5 things to do this week: Oct 18 to 24, 2021

PHOTO: Unsplash

Besides binging at imbibing at all the fancy new places popping up, this week in Singapore is all about the culture.

From art installations to art exhibitions, dance recitals and films festivals, there is a rich and culturally diverse lineup of things to do as we enter the second half of October.

STPI presents On Time: Using time to understand the fluidity of experiences 

PHOTO: STPI's Facebook page

Spanning from print material to installations and sculptures, each piece by the four local artists – Adeline Kueh, Jason Lim, Ian Woo and Zul Mahmod – On Time is symbolic of how time impacts production and perception.

Step into the exhibition at any point during its run and experience a completely unique iteration of the artwork. STPI is literally handing you the opportunity to experience firsthand, how time changes experiences of reality.

On Time will be hosted at the STPI Creative Workshop and Gallery located at 41 Robertson Quay, Singapore 238236, till Oct 24, 2021. Open Mon-Fri 10am – 7pm, Sat 9am-6pm, Sun 10am – 5pm.

Soft Realities: 136 Goethe Lab toys with plato 

PHOTO: Goethe-Institut Singapore's Facebook page

Inspired by Plato’s “Allegory of the Cave”, 136 Goethe Lab’s Soft Realities is determined to make you think a little.

Walk around Goethe-Institut Singapore’s newest art space and observe how the film projections, cut-out silhouettes, and subliminal soundscapes influence perception. 

Each piece is intentionally designed to toy with the ideas of real and imagined narratives to let you experience why the famous thinker said perception isn’t true knowledge.

Soft Realities will be hosted at Goethe-Institut Singapore’s 136 Goethe Lab, located at 136 Neil Road, Singapore 088865, till Oct 29, 2021. Open Tue-Fri 12pm-8pm and Sat-Sun 2pm-8pm.

Bubbles: A cross border production about humanity and the pandemic 

PHOTO: Unsplash

We may be experiencing record waves of Covid-19 cases, but Bubbles comes as a timely reminder of how far we’ve come in braving the pandemic.

The cross border film is a melange of multiple art forms that reflect human resilience.

Featuring performances by Yarra Ileto and Anca Frankenhaeuser, under Stephanie Burridge’s choreography, to music by Robert Casteels, the entire production tackles powerful themes like isolation, disconnection and mental health in a comforting and empowering manner.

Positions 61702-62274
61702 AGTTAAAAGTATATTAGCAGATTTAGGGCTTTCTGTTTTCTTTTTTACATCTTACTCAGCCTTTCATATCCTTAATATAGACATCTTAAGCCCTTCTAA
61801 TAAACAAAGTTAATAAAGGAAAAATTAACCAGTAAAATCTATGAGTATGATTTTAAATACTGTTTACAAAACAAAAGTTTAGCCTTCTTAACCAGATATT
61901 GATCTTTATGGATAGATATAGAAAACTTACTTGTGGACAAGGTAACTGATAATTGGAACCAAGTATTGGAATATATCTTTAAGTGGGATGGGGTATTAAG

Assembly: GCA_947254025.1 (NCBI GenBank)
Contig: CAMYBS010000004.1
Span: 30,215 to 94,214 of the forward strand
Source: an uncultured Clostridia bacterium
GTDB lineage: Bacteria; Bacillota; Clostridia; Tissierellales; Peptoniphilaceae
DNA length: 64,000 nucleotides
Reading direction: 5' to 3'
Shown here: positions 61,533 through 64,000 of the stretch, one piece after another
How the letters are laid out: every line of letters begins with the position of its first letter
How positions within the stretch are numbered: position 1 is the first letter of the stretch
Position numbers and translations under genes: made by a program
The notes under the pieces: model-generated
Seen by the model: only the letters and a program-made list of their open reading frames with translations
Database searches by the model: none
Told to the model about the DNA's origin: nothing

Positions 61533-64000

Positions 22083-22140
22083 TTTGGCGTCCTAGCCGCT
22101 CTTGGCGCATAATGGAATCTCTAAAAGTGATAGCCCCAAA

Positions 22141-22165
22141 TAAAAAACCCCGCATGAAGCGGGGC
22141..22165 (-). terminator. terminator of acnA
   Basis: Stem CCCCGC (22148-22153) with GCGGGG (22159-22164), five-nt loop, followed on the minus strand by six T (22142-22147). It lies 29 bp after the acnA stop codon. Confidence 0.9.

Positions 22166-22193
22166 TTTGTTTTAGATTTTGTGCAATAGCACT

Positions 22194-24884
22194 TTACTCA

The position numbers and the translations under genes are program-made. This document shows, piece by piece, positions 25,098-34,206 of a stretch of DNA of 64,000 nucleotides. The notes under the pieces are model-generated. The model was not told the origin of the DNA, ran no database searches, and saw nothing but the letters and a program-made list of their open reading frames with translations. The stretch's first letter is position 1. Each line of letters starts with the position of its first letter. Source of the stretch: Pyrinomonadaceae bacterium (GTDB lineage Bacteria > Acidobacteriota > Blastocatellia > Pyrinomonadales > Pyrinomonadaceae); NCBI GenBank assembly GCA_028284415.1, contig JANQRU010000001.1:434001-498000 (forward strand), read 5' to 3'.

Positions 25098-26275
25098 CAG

Bubbles will be screened on Zoom on Oct 21, 2021, at 7pm. Register for tickets here.

German Film Festival 2021 puts forth its best lineup

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It’s the 25th anniversary of one of the longest-running foreign film festivals in Singapore and Goethe-Institut Singapore is not about to let the pandemic ruin it.

Armed with a serious lineup of both in-person and virtual screenings, the German Film Festival 2021 is set to bring you the best of German cinema in the safest way possible.

And fret not, with films spanning across multiple genres and themes from nationalism to environment to family and romance, the festival has something exciting for everyone.

Find out more about the German Film Festival 2021, its screening schedule and ticket prices, here.

Fleeting Moments: Pan Pacific Singapore Brings to You Tsuyumi Miwa’s Best Works

PHOTO: Tsuyumi Miwa's Facebook page

If you’re a fan of Japanese dramas, you may recognise Tsuyumi Miwa.

The actor has always had an affinity for art, and Pan Pacific Singapore’s Public Art Space has curated a number of her best pieces for us.

The collection – Fleeting Moments – captures the simplest of moments, the moments we take for granted every day – like the walk back home after work or siblings sharing an ice cream.

The way each piece evokes feelings of lightness and joy is bound to tug at your heartstrings.

Art pieces part of Fleeting Moments will be displayed at Pan Pacific Singapore’s Public Art Space located at Level 2, 7 Raffles Boulevard, Singapore 039595, till Jan 31, 2022.

ALSO READ: Theatre review: Electrify My World, Nelson Chia's lightbulb moment on art as mediator between science and humanity

This article was first published in City Nomads.